It’s all too easy to focus on the big names on the Rangers roster who disappointed and failed to rise to the occasion in the playoffs. But today we’re again going to turn the focus to a rookie who found a way to exceed expectations.
Today we’re going to look at the strides that Jimmy Vesey made under the spotlight and pressure of Stanley Cup Playoff hockey.
Jimmy Vesey gets his first playoff goal. Nearly robbed by Craig Anderson pic.twitter.com/UAW6AnLiQJ— Pete Blackburn (@PeteBlackburn) May 6, 2017
In Game 5 against the Senators Vesey broke through with his first playoff goal. It took the rookie forward 11 games to set that personal milestone, but it’s important to remember that he was rarely on the power play. And that he played an average of 14:23 per night and ranked eighth on the team in average even strength TOI per game. And that he shot 6.7 percent.
The Rangers most regular line (in terms of TOI) was Vesey with veterans Derek Stepan and Rick Nash. The data suggests that those linemates put Vesey in a position to succeed at even strength.
Behold! The enlightening colored dots of WOWY in an exceedingly limited sample size:
Vigneault had Vesey and Nash attached at the hip in the playoffs. The two wingers shared over 472 minutes of 5-on-5 hockey. Although both players were haunted by sub-seven percent shooting percentages, they seemed to work well together.
In addition to his big goal in Game 5 Vesey picked up two primary assists and two secondary assists at evens. All told he finished with five points in the playoffs. That’s as many points as Nash had. That’s more points than Chris Kreider, Kevin Hayes and J.T. Miller had.
Not bad for a rookie who could only manage Cary Elwes’ mustache from The Princess Bride for his playoff beard. But the kid found ways to contribute outside of manly displays of facial hair and getting into the box score.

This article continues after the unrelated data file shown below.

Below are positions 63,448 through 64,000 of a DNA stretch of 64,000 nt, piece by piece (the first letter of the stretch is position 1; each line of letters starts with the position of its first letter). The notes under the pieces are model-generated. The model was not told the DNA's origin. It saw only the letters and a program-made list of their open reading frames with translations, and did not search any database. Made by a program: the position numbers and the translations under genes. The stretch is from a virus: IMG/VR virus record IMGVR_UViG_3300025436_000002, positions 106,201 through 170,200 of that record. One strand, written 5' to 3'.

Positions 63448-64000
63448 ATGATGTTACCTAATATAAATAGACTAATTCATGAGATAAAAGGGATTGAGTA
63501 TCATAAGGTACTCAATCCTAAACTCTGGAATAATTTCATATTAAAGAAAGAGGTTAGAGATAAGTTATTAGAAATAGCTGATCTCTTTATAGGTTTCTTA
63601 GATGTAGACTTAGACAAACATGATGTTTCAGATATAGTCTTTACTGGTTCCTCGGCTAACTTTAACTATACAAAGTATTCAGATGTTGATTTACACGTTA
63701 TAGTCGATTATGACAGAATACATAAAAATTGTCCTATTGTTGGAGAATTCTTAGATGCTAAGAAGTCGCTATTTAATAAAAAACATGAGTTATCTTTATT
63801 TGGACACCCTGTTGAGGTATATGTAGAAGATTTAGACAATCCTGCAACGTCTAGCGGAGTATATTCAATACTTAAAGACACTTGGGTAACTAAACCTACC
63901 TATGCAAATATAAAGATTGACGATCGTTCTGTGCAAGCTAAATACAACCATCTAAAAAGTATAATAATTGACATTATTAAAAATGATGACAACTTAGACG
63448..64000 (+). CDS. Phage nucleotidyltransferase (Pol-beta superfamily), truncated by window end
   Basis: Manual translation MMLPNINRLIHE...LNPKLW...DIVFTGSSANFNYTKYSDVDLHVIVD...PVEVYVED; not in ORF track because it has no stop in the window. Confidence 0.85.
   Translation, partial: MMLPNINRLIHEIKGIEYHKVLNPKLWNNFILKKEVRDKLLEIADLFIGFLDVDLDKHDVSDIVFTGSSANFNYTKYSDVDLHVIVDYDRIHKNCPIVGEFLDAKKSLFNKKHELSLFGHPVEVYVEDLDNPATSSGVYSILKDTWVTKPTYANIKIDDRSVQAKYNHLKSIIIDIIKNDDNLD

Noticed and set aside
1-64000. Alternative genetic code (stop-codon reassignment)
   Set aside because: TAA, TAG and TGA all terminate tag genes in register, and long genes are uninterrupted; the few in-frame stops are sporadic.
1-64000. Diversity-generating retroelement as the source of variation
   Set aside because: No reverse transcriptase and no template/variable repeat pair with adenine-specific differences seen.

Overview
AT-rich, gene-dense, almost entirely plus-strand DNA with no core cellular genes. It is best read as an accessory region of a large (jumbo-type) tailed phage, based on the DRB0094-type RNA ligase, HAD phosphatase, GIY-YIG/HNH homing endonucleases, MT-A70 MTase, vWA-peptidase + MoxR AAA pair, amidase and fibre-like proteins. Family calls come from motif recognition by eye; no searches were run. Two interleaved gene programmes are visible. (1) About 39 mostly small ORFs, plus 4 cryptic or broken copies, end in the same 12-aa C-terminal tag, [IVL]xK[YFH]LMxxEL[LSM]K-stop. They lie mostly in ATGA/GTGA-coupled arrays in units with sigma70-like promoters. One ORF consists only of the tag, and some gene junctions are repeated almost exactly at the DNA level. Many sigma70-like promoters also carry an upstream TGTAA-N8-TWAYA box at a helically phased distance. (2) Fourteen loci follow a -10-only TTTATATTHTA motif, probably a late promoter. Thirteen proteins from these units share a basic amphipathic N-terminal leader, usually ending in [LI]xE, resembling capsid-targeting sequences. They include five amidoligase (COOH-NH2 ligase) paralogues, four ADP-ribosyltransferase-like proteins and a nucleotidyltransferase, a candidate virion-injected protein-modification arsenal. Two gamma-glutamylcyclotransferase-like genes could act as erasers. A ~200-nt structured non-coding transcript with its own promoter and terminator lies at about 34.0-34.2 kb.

In the playoffs Mats Zuccarello was the only Ranger that drew more penalties than Vesey. The Harvard alumni played hard, honest hockey and had some of the best relative possession numbers on the Blueshirts. He also showed a lot of courage and gamesmanship by dropping the gloves with Max Pacioretty in the first round.
For the record Pacioretty had 20 pounds on Vesey (and it looked it). There’s no doubt who won the scrap, but the Rangers rookie showed a lot of fire and savvy by trading fists with Montreal’s captain. Vesey took two minor penalties in the playoffs, one of which was a roughing penalty that preceded the scrap with Pacioretty and was cancelled out by a cross-checking penalty.
Again, not bad for a rookie.
There were a few games, especially in the series against Montreal, where Vesey was hardly noticeable. But he finished his first postseason with three points in his last five games, including two primary points in Game 5. Vesey stepped up.
Vesey wasn’t part of the Rangers power play problem, he found ways to contribute outside of his finishing ability - something that eluded him in the regular season and he turned it on when the Rangers were under the gun.
Not bad at all.